I’m used to listening to my friends regale me with tales of their football club’s managerial woes. Whether it’s O’Neill in or Hodgson out, the twisted world of modern football doesn’t appear to lend itself to stability.
One minute my pal’s beloved Sheffield Wednesday are Alan Irvine’s blue and white army, the next minute they’re Gary Megson’s barmy army. If I supported Middlesbrough I’d still only be recovering from Gordon Strachan’s time in charge and if the misfortune of being a Leicester city fan was bestowed upon me I wouldn’t have a clue if my team would even have a manager in the morning – never mind who it might be. Even if I supported the filthy rich Chelsea my head would still be spinning from a post-Mourinho hangover and legion of pretenders who have failed to fit the special one’s crown.
Not many football fans can say they’ve only ever known their club to have one manager. My mate who follows Crewe Alexandra, if he’s not too busy painting ‘Gradi Out’ on an industrial sized bed-sheet, has been a rare recipient of a lifetime of managerial consistency. Most Arsenal fans of our generation were too busy rolling around in nappies to know who George Graham was and have been weaned on a diet of Arsene Wenger.
Yet nobody has been afforded the privilege Manchester United fans of our vintage have enjoyed.
For 25 years Sir Alex Ferguson has been the only man to roll with the punches on football’s journey from the murky, hooligan-ridden late eighties to the corporate, prawn sandwich-munching 21st Century.
For 25 years he has adapted and thrived in front of an ever-changing backdrop, cultivating one of football’s greatest dynasties.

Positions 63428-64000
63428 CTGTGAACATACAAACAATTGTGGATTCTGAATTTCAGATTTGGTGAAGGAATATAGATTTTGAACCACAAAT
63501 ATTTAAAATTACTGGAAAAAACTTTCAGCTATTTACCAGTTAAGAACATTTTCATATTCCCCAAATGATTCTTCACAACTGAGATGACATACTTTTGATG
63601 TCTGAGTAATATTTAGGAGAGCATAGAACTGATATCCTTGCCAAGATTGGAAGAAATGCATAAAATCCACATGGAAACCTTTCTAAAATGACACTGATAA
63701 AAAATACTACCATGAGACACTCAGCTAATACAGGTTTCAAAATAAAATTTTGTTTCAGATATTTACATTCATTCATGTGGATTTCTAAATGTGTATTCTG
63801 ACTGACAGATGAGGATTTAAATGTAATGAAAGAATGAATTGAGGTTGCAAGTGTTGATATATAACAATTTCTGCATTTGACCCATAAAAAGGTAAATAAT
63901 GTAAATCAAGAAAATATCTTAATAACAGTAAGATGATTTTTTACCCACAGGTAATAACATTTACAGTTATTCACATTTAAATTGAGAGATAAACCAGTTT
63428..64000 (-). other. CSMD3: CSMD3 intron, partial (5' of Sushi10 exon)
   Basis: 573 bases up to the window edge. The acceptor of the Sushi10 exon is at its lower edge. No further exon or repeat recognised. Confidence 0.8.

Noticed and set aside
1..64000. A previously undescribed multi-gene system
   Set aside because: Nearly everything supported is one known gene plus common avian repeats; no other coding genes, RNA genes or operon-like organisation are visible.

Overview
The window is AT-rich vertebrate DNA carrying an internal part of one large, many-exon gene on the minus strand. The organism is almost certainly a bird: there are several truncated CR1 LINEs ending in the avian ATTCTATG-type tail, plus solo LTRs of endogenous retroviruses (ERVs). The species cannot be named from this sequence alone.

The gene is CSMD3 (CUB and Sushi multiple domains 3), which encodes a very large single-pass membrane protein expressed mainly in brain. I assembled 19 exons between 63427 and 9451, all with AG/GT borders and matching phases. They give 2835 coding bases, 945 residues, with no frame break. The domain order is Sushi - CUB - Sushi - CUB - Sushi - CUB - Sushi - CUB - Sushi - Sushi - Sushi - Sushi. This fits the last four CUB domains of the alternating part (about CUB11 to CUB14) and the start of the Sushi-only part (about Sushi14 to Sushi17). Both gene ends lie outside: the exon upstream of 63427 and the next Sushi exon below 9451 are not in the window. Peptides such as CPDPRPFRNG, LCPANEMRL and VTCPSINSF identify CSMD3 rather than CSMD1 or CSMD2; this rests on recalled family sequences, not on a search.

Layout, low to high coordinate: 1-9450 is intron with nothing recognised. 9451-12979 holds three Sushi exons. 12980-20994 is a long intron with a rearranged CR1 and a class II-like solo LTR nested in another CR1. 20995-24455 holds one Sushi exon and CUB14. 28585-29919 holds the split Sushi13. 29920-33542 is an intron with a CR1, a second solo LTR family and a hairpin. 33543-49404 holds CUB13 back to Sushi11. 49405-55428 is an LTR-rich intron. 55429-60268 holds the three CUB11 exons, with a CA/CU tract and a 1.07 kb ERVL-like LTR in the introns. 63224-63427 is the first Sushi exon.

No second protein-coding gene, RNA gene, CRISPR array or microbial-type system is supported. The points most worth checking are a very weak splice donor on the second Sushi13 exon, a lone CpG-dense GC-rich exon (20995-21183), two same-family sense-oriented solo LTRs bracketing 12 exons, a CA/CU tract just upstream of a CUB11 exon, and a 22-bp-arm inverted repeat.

A European Cup Winner’s Cup winner with Aberdeen, in 1986 Ferguson moved to a Manchester United far removed from the global brand it is today. A sleeping giant, United fans had become accustomed to mid-table mediocrity, looking enviously down the East-Lancs road as bitter rivals Liverpool cleaned up the silverware.
After a rocky start – the type that wouldn’t be afforded today – the first trophy was finally clinched, the 1990 FA Cup. The Cup Winner’s Cup followed a year later and the juggernaut was picking up pace.
The signing of Eric Cantona was the final piece in a puzzle six years in the making as ‘Dieu’ inspired United to their first league title for 26 years.
In the 19 years that have passed United have won the league 12 more times and are now the most decorated club in domestic football.
He’s ‘knocked the scousers off their perch’, won the battle for supremacy with Wenger’s Arsenal and seen off Abramovich’s new age Chelsea – all whilst keeping faith in a policy of youthful verve and attacking football – an ideology ingrained within the club.
And now, as he fast approaches 70 years of age, he is faced with the task of taming Barcelona and seeing of a revolution at Manchester City before it can properly begin. It’s a challenge he’ll relish.
Sunday the 6th of November saw him bring in his Silver Anniversary as manager of Manchester United Football Club. As he made his way to the Old Trafford centre circle before the game against Sunderland, the old terrace he first stood before 25 years ago sat proudly with its new name – The Sir Alex Ferguson stand.
It was a fitting tribute for a feat that is unlikely to be repeated.
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